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They both die at the end / Adam Silvera.

By: Silvera, Adam, 1990-.
Material type: materialTypeLabelBookPublisher: New York, New York : HarperTeen, an imprint of HarperCollins Publishers, 2018Copyright date: ©2017Edition: First paperback edition.Description: 379 pages ; 21 cm.Content type: text Media type: unmediated Carrier type: volumeISBN: 9780062457806 (paperback).Subject(s): Death -- Fiction | Friendship -- Fiction | Gay teenagers -- Fiction | Young adult fictionDDC classification: 813.6 Summary: "On September 5, a little after midnight, Death-Cast calls Mateo Torrez and Rufus Emeterio to give them some bad news: They're going to die today. Mateo and Rufus are total strangers, but, for different reasons, they're both looking to make a new friend on their End Day. The good news: There's an app for that. It's called the Last Friend, and through it, Rufus and Mateo are about to meet up for one last great adventure--to live a lifetime in a single day.'"-- Back cover.
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Enhanced descriptions from Syndetics:

Adam Silvera reminds us that there's no life without death and no love without loss in this devastating yet uplifting story about two people whose lives change over the course of one unforgettable day.

New York Times bestseller * 4 starred reviews * A School Library Journal Best Book of the Year * A Kirkus Best Book of the Year * A Booklist Editors' Choice of 2017 * A Bustle Best YA Novel of 2017 * A Paste Magazine Best YA Book of 2017 * A Book Riot Best Queer Book of 2017 * A Buzzfeed Best YA Book of the Year * A BookPage Best YA Book of the Year

On September 5, a little after midnight, Death-Cast calls Mateo Torrez and Rufus Emeterio to give them some bad news: They're going to die today.

Mateo and Rufus are total strangers, but, for different reasons, they're both looking to make a new friend on their End Day. The good news: There's an app for that. It's called the Last Friend, and through it, Rufus and Mateo are about to meet up for one last great adventure--to live a lifetime in a single day.

In the tradition of Before I Fall and If I Stay, They Both Die at the End is a tour de force from acclaimed author Adam Silvera, whose debut, More Happy Than Not, the New York Times called "profound."

Featuring a map of the novel's characters and their connections, an exclusive essay by the author, and a behind-the-scenes look at the early outlines for this critically acclaimed bestseller.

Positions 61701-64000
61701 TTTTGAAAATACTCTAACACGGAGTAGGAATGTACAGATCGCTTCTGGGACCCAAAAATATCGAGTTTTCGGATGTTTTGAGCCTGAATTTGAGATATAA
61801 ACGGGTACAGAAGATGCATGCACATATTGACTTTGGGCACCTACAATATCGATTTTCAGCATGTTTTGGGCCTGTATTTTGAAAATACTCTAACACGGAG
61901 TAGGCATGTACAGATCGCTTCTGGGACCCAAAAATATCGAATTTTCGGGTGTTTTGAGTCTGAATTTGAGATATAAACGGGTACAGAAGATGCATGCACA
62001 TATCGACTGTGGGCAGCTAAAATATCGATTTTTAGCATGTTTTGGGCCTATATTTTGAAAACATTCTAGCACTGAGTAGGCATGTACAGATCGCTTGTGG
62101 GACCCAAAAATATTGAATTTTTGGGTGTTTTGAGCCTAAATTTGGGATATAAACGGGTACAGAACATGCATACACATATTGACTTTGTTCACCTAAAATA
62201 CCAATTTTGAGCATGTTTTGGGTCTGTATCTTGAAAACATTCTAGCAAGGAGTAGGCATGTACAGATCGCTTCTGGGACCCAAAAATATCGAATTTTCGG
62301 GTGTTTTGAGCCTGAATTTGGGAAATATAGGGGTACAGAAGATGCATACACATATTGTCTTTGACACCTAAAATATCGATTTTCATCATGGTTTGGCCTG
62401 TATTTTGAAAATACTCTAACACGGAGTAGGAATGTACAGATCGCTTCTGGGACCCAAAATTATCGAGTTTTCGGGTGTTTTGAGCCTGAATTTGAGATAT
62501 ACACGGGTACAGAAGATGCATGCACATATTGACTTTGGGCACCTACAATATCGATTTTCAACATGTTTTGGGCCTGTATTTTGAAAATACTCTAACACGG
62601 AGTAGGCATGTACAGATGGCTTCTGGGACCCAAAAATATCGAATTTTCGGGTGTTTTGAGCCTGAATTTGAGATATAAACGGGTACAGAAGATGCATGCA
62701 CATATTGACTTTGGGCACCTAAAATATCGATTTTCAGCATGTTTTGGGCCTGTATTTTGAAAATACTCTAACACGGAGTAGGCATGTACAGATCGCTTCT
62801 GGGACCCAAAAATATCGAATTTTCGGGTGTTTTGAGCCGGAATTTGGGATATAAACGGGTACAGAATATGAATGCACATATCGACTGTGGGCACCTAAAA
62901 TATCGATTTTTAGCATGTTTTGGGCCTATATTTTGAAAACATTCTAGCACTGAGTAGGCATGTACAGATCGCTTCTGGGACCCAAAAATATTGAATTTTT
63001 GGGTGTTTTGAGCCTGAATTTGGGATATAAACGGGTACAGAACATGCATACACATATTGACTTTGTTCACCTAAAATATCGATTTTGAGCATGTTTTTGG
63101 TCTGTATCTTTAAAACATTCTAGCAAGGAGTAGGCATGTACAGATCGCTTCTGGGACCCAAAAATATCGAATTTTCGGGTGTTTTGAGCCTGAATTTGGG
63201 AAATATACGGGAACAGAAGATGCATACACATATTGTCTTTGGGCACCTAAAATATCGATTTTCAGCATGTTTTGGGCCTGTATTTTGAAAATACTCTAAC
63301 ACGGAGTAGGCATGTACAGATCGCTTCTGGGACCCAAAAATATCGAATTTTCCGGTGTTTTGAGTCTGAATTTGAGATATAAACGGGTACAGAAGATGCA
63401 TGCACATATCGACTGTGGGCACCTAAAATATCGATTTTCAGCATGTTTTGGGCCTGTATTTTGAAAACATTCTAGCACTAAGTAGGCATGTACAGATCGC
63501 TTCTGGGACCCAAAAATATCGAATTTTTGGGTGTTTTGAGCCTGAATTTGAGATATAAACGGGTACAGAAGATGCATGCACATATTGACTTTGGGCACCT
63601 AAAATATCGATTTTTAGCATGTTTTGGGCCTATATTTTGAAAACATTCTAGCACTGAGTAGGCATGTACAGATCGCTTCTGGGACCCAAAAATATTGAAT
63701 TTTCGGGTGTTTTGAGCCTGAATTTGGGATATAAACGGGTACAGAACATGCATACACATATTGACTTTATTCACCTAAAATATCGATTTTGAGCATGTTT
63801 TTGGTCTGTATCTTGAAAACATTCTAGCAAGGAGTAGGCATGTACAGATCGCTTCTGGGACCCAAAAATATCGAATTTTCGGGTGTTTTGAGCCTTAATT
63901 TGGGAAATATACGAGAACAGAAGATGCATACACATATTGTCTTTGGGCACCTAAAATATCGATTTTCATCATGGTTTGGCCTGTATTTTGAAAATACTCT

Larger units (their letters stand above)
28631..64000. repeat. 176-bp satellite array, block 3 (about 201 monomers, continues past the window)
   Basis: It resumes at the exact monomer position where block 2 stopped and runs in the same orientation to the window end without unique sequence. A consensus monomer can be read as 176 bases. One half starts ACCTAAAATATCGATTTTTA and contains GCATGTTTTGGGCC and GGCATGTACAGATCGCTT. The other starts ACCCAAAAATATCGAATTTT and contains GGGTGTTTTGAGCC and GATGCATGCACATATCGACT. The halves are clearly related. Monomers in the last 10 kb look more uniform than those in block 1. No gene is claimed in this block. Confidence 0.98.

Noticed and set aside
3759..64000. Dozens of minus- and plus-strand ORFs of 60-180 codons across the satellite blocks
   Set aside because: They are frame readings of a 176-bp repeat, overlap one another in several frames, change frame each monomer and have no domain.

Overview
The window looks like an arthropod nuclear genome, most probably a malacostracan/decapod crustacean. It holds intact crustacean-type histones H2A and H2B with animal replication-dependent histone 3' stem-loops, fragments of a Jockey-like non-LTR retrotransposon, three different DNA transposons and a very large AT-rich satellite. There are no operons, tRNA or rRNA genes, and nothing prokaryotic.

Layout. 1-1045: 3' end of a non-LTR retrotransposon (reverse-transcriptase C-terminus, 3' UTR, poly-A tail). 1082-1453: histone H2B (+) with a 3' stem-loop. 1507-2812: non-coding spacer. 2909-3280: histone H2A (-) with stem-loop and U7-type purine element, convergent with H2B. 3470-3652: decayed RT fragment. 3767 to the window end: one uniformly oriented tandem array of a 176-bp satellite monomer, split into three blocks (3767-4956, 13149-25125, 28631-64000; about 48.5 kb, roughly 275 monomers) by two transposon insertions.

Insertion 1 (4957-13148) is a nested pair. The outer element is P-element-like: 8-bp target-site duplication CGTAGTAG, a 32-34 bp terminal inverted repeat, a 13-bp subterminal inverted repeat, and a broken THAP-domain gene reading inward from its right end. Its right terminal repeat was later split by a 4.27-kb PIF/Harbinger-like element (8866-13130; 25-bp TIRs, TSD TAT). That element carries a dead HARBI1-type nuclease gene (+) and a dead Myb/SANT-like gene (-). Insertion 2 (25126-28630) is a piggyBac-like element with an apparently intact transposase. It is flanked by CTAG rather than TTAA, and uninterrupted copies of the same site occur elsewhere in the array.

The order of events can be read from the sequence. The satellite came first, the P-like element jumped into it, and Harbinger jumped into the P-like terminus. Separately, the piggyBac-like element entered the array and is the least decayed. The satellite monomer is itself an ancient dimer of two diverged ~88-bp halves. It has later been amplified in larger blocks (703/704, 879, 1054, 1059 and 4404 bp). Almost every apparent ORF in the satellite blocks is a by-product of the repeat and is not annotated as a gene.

"On September 5, a little after midnight, Death-Cast calls Mateo Torrez and Rufus Emeterio to give them some bad news: They're going to die today. Mateo and Rufus are total strangers, but, for different reasons, they're both looking to make a new friend on their End Day. The good news: There's an app for that. It's called the Last Friend, and through it, Rufus and Mateo are about to meet up for one last great adventure--to live a lifetime in a single day.'"-- Back cover.

15 - 18 years.

Reviews provided by Syndetics

Publishers Weekly Review

Soon after Rufus Emeterio, 17, and Mateo Torrez, 18, receive midnight phone calls from Death-Cast, a service that notifies those with less than 24 hours to live, the New York City teenagers connect via the Last Friend app and decide to spend their final hours together. Both have been dealt harsh hands even before getting the call: Mateo's mother died giving birth to him and his father's in a coma. Rufus is the only survivor of a car crash that killed his entire family. Over the course of an eventful day, these thoughtful young men speak honestly and movingly about their fate, their anger at its unfairness, and what it means to be alive, until their budding friendship organically turns into something more. Each tells his part of the story in alternating, time-stamped chapters. Other voices-mostly friends from Rufus's foster home and people they encounter-fill out the narrative, revealing the influence both boys have had on those around them. It hardly matters that the title telegraphs the ending; it's still heartbreaking when it arrives. Ages 14-up. Agent: Brooks Sherman, Janklow & Nesbit. (Sept.) © Copyright PWxyz, LLC. All rights reserved.

School Library Journal Review